After productive time in the Georgetown classroom, it was back to leisure and tradition: the annual trip to the Minnesota State Fair. As regular readers know, I’ve been to the fair every year for most of my life, and have not missed a year since the mid-1980s. I gotta go! So it was up before dawn on Sunday, back to National Airport and onto the Silver Bird. Climbing west over the Shenandoah Mountains, I cued “Minnesota music,” a couple of songs from the celestial St. Olaf Choir (from Linda’s alma mater), mandolin music from the great Peter Ostroushko, and, several fight songs from the University of Minnesota marching band. Those “rah rahs” triggered some happy thoughts and memories, not the least of which was the path from that great public institution to the classroom at Georgetown where I was lecturing the day before. I simply would not have been invited to there without my Minnesota education. It’s something I’ve never taken for granted. We landed Chicago early, and I ambled over to the next concourse for the short flight to Minneapolis-St. Paul.
My pal-since-1963 Steve Schlachter picked me up at the airport in his mom’s Buick. We felt like teenagers, borrowing Marlys’ big Park Avenue to head to the fair. Regular readers know my fair routine – first stop, the juried art show, where we’ve bought almost 20 paintings since 1986. We met up with two more longtime buddies, Bob Woehrle (also since 1963) and Rick Dow (since ’86). I normally get to the art show on the first or second day, and this was day 4, which meant the really good stuff (nice, and not too pricey) was already sold. There were a couple that caught my eye, but after emailing a couple of pictures to Linda we decided to take a year off. That weighty business concluded, it was time for beer (welcome in the mid-90s heat). Four sorta-old-guys had plenty to talk about.
We then ambled across the street to stop two, the Creative Activities building, repository to al manner of traditional arts and crafts, from quilts to woodworking to cooking. Rick had not seen the array, and even we regulars were again dazzled by the skill and time committed. Way cool. We then walked across the fairgrounds to Mancini’s, a longtime St. Paul steakhouse thatrcently opened an eatery at the fair. Steve’s mom had clipped out a “best new stuff to eat” article from the paper, and we vectored to Mancini’s for “pork wings” – when pigs fly and all that. These were lean shanks sliced perpendicular to the bone, cooked in a way that rendered them tender, and seasoned with traditional Italian spices. Oh my! Best of show!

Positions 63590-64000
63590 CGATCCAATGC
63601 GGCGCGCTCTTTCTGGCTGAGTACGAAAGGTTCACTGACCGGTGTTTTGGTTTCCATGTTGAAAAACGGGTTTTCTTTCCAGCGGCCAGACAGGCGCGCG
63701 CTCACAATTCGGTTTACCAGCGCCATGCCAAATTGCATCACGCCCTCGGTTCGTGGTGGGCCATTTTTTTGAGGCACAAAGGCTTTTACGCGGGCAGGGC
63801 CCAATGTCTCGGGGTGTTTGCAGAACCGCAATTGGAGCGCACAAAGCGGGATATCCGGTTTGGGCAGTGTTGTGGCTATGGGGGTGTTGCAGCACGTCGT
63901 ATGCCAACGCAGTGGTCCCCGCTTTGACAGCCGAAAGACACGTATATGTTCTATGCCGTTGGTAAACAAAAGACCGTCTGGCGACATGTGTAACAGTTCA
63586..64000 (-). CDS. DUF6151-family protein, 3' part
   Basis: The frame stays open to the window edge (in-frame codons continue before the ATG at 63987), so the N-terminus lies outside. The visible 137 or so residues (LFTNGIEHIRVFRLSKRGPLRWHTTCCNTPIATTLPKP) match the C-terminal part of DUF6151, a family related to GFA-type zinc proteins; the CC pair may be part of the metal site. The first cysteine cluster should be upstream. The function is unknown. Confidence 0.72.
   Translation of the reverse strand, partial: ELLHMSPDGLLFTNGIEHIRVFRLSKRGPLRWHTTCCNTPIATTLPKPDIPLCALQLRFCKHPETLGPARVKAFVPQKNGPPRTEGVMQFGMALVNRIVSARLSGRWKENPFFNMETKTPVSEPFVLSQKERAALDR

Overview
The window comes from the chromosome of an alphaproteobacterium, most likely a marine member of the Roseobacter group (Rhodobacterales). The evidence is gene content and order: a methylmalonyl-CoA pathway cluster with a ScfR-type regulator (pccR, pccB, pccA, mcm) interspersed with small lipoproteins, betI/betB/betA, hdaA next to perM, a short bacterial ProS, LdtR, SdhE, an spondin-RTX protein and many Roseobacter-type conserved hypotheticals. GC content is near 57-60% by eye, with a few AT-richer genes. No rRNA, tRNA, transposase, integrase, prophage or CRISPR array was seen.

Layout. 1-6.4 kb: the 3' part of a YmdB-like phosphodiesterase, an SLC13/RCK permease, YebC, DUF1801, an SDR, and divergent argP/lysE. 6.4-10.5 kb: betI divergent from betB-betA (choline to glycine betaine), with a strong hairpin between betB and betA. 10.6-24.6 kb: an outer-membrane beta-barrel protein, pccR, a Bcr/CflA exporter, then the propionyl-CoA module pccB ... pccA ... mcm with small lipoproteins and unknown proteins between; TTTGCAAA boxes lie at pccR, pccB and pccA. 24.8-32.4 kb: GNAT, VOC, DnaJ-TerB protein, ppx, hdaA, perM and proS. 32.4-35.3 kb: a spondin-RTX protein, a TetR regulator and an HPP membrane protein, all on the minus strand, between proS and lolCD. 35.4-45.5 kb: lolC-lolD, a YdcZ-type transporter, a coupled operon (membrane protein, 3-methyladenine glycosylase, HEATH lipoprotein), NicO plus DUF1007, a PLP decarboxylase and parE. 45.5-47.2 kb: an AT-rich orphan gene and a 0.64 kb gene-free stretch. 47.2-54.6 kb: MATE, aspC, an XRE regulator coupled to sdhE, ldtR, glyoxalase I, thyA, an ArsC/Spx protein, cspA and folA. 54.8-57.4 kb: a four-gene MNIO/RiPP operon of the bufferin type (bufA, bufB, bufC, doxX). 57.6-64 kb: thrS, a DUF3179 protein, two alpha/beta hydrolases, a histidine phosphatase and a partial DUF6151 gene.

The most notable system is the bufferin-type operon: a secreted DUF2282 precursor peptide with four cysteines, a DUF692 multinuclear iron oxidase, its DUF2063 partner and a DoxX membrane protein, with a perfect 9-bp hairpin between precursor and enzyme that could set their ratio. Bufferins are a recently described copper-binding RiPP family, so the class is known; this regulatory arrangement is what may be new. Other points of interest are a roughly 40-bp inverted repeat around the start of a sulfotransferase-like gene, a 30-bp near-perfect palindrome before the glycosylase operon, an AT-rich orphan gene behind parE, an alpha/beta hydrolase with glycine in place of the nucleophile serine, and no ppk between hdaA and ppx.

From there, stop three, or actually a series of stops in the animal barns, where each year I renew my regard and thanks for animal domestication in all its diversity. Rabbits, then sheep and goats, then briskly through the vast cattle barn, finally to see the hogs, including two stars, the big boar, at 1,045 pounds, and a sow with eight week-old piglets. Check and done. Rick peeled off, and Steve, Bob, and I paused for more beer. It was after five when we ambled back to the car, dropped Bob at his nearby house, and motored back to Edina, the suburb where Steve and I grew up, and the house his mom has lived in since 1958.
Showered, paused a bit, and at 7:15 headed to 50th and France, a 1930s-era shopping area that was just a couple of blocks where I spent most of my childhood. Met Steve’s sister Annie for dinner and a good yak, then home for a final chat with Steve’s mom. Marlys Chase, well north of 80, is an inspiration, mostly because she’s risen above a lot of life’s challenges, and carries on with a sunny demeanor, a social conscience, and full engagement with life. I want to be like her in 20 years!
We slept in a bit on Monday morning, drank some coffee on the back deck, ate some Danish (no bakeries makes pastry like they do in Minnesota, thanks to the Germans and Scandinavians), and yakked some more. At nine, my nephew Evan picked me up, and we motored back to 50th and France for a caloric breakfast and good catch-up. I hadn’t seen him in a year, and in the interim he graduated from the University of Minnesota and is moving forward with a filmmaking career (it’s a tough business, but he’s determined, and is making incremental progress). Evan dropped me at the airport at 11. Steve and I were on the same flight to Chicago, where we grabbed a quick last beer at the Admirals Club before peeling off for St. Louis and Washington. A great, short trip to keep tradition and ritual alive.